Measuring the angular position of a generic point around a line in 3D is not so trivial. It depends on the construction of a reference system along the line that defines the reference orientations in each point. Unlike a surface, on which defining a normal orientation is quite intuitive, defining a normal orientation on a line is not straightforward, and several approaches exist. The most popular is the Frenet reference system, in which the normal to a line points towards the center of the osculating plane, and the binormal is the normal to the osculating plane. Although this system has several nice properties, it has also a few disadvantages: the normal can experience abrupt changes in its orientation whenever the osculating plane changes, and can be undefined where the line is straight. In contrast, our intuitive requirements for a reference normal along a line is that the normal has to follow the line geometry avoiding too much twisting around the line. This is offered by parallel transport reference systems: given a starting reference system (the analogous to the 0 abscissa point), the next reference system is generated by moving along the centerline of a small amount and rotating the system on the osculating plane of an amount equal to the change in the orientation of the line tangent. This operation is repeated until all points are equipped with a reference system. Since reference systems are rotated within the osculating plane no artificial torsion is introduced proceeding along the centerline. As with abscissas, the choice of the initial reference system influences the orientation of the resulting normals. In case of a population of vessels, if a common orientation is chosen at a landmark, orientations can be compared across the population. If a landmark is not available, the starting orientation can be given arbitrarily and the reference systems can eventually be rigidly rotated to conform to a landmark orientation at a later time.

The script that computes abscissas and parallel transport normals is vmtkcenterlineattributes. It computes abscissas and normals relative to the first point of each centerline (they can be offset to landmarks at a later time). As such, it should be called before vmtkbranchextractor, otherwise each tract into which centerlines are split will have an abscissa starting from 0 at the first point. The usage is simply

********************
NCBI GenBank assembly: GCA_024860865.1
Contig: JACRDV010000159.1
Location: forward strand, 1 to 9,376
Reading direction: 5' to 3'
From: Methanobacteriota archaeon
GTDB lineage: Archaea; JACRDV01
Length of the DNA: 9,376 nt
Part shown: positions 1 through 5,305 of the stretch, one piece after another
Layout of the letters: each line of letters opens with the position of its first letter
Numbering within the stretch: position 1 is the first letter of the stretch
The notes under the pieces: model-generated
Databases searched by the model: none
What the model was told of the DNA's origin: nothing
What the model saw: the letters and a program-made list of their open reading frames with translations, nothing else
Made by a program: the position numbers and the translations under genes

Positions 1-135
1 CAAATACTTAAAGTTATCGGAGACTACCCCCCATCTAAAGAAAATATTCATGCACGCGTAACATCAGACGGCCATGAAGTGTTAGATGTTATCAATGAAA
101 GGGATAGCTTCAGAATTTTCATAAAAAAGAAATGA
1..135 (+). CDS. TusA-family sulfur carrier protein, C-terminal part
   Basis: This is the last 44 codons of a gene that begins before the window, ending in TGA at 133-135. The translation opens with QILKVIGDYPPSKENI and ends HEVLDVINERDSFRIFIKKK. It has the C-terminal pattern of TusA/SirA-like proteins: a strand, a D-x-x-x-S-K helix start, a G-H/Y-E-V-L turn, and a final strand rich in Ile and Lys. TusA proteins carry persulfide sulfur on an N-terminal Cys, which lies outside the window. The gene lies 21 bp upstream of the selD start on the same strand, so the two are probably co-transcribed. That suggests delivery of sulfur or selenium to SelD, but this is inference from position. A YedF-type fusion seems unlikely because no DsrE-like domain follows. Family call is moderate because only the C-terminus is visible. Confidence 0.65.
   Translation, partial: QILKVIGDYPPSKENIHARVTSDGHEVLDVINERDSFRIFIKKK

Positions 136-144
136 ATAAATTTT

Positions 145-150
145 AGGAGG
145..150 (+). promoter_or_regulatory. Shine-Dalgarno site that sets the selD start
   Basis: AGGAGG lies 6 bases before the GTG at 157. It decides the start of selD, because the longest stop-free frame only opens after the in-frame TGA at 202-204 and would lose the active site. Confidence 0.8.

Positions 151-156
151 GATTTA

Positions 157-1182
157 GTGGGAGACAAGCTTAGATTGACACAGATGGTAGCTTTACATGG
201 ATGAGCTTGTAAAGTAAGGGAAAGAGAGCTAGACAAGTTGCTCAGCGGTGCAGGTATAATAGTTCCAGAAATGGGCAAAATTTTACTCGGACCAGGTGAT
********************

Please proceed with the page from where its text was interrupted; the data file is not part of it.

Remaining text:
vmtkcenterlineattributes -ifile foo_cl.vtp -ofile foo_clat.vtp

Before learning how to offset attributes at a landmark, let’s first define what landmarks are in vmtk and how they are defined.

Bifurcation reference systems

Since we are dealing with bifurcating vessels, it is quite natural that the position and orientation of bifurcations become important features of a vascular segment. If one is looking for a point where to place the 0 abscissa and the normal, the position of a bifurcation and its spatial orientations are good candidates for such a job, also because it is quite common to find the same bifurcations across a population of subjects, while the geometry of branches can change remarkably (indeed, several parts of the vasculature present variability event in the configuration of bifurcations, but this is a problem that can be dealt with segment-specific ad-hoc strategies).

Although at a first thought defining the position and orientation of a bifurcation is an easy task, formulating an objective criterion to robustly perform such operation given the surface of a bifurcating vessel is not trivial. Fortunately, we already learnt how to compute centerlines, decompose them into branches and split the surface accordingly. We now take a step further and define a bifurcation reference system.